How Accurate Are Accuracy-Nudge Interventions? A Preregistered Direct Replication of Pennycook et al. (2020).

Published on Jun 11, 2021in Psychological Science
· DOI :10.1177/09567976211024535
Jon Roozenbeek8
Estimated H-index: 8
(University of Cambridge),
Alexandra L. J. Freeman9
Estimated H-index: 9
(University of Cambridge),
Sander van der Linden30
Estimated H-index: 30
(University of Cambridge)
Sources
Abstract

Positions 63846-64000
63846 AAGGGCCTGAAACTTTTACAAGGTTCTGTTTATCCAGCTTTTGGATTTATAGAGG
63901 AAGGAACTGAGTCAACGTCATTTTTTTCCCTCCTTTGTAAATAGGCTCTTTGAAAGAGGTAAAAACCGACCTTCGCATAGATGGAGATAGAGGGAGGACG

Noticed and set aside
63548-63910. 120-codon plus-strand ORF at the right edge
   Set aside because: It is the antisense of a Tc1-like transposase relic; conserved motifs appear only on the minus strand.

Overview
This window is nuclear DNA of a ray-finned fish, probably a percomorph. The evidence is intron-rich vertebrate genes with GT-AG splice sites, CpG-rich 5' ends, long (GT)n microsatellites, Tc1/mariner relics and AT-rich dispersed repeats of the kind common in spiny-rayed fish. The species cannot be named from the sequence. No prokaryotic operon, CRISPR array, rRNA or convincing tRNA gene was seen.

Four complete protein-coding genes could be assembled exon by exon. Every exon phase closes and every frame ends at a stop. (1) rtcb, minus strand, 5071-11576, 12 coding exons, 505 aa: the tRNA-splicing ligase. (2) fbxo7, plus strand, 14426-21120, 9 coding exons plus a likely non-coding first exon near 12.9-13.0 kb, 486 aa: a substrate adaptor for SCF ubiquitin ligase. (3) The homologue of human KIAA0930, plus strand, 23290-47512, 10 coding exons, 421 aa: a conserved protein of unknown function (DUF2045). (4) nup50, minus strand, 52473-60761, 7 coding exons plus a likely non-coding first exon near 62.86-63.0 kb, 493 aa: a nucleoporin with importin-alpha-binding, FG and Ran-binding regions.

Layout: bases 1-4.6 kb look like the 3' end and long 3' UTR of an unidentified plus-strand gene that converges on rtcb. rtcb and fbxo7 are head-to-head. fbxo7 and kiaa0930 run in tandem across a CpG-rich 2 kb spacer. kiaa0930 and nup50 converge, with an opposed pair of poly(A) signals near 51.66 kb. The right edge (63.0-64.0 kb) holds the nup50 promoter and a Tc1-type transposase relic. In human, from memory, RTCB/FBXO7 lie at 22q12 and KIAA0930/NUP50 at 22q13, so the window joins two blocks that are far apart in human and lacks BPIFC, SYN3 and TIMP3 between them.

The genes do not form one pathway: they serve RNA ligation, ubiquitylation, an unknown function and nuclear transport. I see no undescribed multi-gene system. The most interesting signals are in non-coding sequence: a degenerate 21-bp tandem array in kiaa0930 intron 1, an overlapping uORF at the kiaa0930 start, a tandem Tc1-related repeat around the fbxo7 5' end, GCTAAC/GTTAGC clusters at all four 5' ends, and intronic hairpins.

As part of the Systematizing Confidence in Open Research and Evidence (SCORE) program, the present study consisted of a two-stage replication test of a central finding by Pennycook et al. (2020), namely that asking people to think about the accuracy of a single headline improves "truth discernment" of intentions to share news headlines about COVID-19. The first stage of the replication test (n = 701) was unsuccessful (p = .67). After collecting a second round of data (additional n = 882, pooled N = 1,583), we found a small but significant interaction between treatment condition and truth discernment (uncorrected p = .017; treatment: d = 0.14, control: d = 0.10). As in the target study, perceived headline accuracy correlated with treatment impact, so that treatment-group participants were less willing to share headlines that were perceived as less accurate. We discuss potential explanations for these findings and an unreported change in the hypothesis (but not the analysis plan) from the preregistration in the original study.
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